To me, the false discovery rate is the latest flavor-of-the-month attempt to make the Bayesian omelette without breaking the eggs. As such, it can work fine if the implicit prior is ok, it can be a great method, but I really don't like it as an underlying principle, as it's all formally based on a hypothesis testing framework that, to me, is more trouble than it's worth. In thinking about multiple comparisons in my own research, I prefer to discuss errors of Type S and Type M rather than Type 1 and Type 2 (Gelman and Tuerlinckx, 2000, Gelman and Weakliem, 2009, Gelman, Hill, and Yajima, 2009). My point here, though, is simply that any given statistical concept will make more sense in some settings than others.

For another example of how different areas of application merit different sorts of statistical thinking, consider Rob Kass's remark: "I tell my students in neurobiology that in claiming statistical significance I get nervous unless the p-value is much smaller than .01." In political science, we're typically not aiming for that level of uncertainty. (Just to get a sense of the scale of things, there have been barely 100 national elections in all of U.S. history, and political scientists studying the modern era typically start in 1946.)

Progress in parametric Bayesian inference

I also think that Efron is doing parametric Bayesian inference a disservice by focusing on a fun little baseball example that he and Morris worked on 35 years ago. If he would look at what's being done now, he'd see all the good statistical practice that, in his section 10, he naively (I think) attributes to "frequentism." Figure 1 illustrates with a grid of maps of public opinion by state, estimated from national survey data. Fitting this model took a lot of effort which was made possible by working within a hierarchical regression framework--"a good set of work rules," to use Efron's expression. Similar models have been used recently to study opinion trends in other areas such as gay rights in which policy is made at the state level, and so we want to understand opinions by state as well (Lax and Phillips, 2009).

I also completely disagree with Efron's claim that frequentism (whatever that is) is "fundamentally conservative." One thing that "frequentism" absolutely encourages is for people to use horrible, noisy estimates out of a fear of "bias." More generally, as discussed by Gelman and Jakulin (2007), Bayesian inference is conservative in that it goes with what is already known, unless the new data force a change. In contrast, unbiased estimates and other unregularized classical procedures are noisy and get jerked around by whatever data happen to come by--not really a conservative thing at all. To make this argument more formal, consider the multiple comparisons problem. Classical unbiased comparisons are noisy and must be adjusted to avoid overinterpretation; in constrast, hierarchical Bayes estimates of comparisons are conservative (when two parameters are pulled toward a common mean, their difference is pulled toward zero) and less likely to appear to be statistically significant (Gelman and Tuerlinckx, 2000).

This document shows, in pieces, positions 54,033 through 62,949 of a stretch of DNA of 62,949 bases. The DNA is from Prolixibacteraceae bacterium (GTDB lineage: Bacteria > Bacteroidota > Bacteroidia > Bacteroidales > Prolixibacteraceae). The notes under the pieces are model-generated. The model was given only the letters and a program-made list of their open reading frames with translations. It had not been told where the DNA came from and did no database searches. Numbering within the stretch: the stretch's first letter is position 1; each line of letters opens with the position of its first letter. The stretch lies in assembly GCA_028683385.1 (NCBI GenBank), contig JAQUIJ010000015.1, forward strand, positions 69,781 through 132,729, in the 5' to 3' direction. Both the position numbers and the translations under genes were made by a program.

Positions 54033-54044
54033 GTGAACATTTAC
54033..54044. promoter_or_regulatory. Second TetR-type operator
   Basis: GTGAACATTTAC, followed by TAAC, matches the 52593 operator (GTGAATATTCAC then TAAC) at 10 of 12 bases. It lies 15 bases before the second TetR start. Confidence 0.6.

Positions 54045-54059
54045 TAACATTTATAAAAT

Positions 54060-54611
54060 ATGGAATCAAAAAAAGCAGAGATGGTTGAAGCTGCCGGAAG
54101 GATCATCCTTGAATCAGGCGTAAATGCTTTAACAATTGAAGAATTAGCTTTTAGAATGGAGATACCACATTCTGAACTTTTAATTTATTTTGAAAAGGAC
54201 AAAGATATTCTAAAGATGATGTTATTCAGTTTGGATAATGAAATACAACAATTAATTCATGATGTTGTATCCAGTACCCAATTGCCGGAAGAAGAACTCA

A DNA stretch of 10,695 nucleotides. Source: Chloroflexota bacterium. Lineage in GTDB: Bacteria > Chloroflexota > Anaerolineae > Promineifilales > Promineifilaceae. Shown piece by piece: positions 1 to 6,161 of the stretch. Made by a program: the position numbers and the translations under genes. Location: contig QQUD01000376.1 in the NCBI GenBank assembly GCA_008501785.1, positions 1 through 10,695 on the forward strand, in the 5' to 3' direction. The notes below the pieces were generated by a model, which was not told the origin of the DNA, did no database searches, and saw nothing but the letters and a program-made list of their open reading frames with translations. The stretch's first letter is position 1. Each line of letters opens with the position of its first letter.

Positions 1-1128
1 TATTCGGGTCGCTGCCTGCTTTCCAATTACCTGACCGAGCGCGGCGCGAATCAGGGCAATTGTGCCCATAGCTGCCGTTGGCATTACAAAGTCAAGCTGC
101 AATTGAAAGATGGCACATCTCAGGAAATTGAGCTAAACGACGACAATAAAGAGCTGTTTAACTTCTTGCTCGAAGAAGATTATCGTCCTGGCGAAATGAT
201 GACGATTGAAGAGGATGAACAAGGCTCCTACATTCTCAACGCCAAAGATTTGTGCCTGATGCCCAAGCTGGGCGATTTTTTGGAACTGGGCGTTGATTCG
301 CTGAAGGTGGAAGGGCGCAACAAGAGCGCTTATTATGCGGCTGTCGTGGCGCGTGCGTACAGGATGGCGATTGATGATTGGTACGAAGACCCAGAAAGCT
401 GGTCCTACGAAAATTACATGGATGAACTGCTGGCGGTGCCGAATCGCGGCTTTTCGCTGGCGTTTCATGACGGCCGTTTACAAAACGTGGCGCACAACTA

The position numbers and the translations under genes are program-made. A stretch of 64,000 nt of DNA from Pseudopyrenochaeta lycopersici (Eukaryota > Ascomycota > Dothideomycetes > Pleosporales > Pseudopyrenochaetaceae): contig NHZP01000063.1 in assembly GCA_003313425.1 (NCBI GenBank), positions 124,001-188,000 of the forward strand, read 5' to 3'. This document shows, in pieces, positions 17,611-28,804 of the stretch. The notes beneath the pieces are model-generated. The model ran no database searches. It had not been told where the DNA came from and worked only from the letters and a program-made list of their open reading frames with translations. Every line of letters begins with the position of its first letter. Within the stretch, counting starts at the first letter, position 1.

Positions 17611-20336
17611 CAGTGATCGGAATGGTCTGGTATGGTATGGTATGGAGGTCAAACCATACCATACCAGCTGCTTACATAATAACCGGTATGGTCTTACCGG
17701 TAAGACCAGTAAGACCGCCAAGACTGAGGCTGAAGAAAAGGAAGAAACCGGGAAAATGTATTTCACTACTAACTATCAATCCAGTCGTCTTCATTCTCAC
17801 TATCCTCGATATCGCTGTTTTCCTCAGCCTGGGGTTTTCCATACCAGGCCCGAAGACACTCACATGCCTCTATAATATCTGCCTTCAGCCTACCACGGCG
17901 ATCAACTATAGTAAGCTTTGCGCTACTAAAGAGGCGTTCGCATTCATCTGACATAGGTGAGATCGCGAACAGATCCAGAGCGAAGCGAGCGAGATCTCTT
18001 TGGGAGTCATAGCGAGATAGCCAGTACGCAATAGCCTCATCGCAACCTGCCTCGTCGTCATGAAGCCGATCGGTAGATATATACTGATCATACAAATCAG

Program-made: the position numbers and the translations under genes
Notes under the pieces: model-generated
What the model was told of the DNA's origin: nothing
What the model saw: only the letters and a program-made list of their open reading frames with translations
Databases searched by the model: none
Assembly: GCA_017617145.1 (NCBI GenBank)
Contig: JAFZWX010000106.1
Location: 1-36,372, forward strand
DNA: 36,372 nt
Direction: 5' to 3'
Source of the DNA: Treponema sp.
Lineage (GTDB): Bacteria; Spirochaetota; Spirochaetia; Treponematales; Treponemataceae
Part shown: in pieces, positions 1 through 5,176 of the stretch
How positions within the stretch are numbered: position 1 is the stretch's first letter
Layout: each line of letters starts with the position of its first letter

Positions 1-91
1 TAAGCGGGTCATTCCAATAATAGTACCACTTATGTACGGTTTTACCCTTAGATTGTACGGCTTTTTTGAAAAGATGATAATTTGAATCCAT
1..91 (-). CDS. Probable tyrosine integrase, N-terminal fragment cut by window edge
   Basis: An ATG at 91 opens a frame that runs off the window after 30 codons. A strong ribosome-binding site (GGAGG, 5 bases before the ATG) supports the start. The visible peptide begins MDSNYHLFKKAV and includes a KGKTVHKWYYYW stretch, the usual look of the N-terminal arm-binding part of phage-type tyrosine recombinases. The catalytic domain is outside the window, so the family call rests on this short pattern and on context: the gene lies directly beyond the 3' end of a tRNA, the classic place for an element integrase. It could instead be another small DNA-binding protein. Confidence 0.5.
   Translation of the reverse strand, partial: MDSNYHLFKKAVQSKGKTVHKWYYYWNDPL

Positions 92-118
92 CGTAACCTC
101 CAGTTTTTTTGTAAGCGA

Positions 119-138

Another way to understand this is to consider the "machine learning" problem of estimating the probability of an event on which we have very little direct data. The most conservative stance is to assign a probability of ½; the next-conservative approach might be to use some highly smoothed estimate based on averaging a large amount of data; and the unbiased estimate based on the local data is hardly conservative at all! Figure 1 illustrates our conservative estimate of public opinion on school vouchers. We prefer this to a noisy, implausible map of unbiased estimators.

Of course, frequentism is a big tent and can be interpreted to include all sorts of estimates, up to and including whatever Bayesian thing I happen to be doing this week--to make any estimate "frequentist," one just needs to do whatever combination of theory and simulation is necessary to get a sense of my method's performance under repeated sampling. So maybe Efron and I are in agreement in practice, that any method is worth considering if it works, but it might take some work to see if something really does indeed work.

Comments on Kass's comments

Before writing this discussion, I also had the opportunity to read Rob Kass's comments on Efron's article.

I pretty much agree with Kass's points, except for his claim that most of Bayes is essentially maximum likelihood estimation. Multilevel modeling is only approximately maximum likelihood if you follow Efron and Morris's empirical Bayesian formulation in which you average over intermediate parameters and maximize over hyperparameters, as I gather Kass has in mind. But then this makes "maximum likelihood" a matter of judgment: what exactly is a hyperparameter? Things get tricky with mixture models and the like. I guess what I'm saying is that maximum likelihood, like many classical methods, works pretty well in practice only because practitioners interpret the methods flexibly and don't do the really stupid versions (such as joint maximization of parameters and hyperparameters) that are allowed by the theory.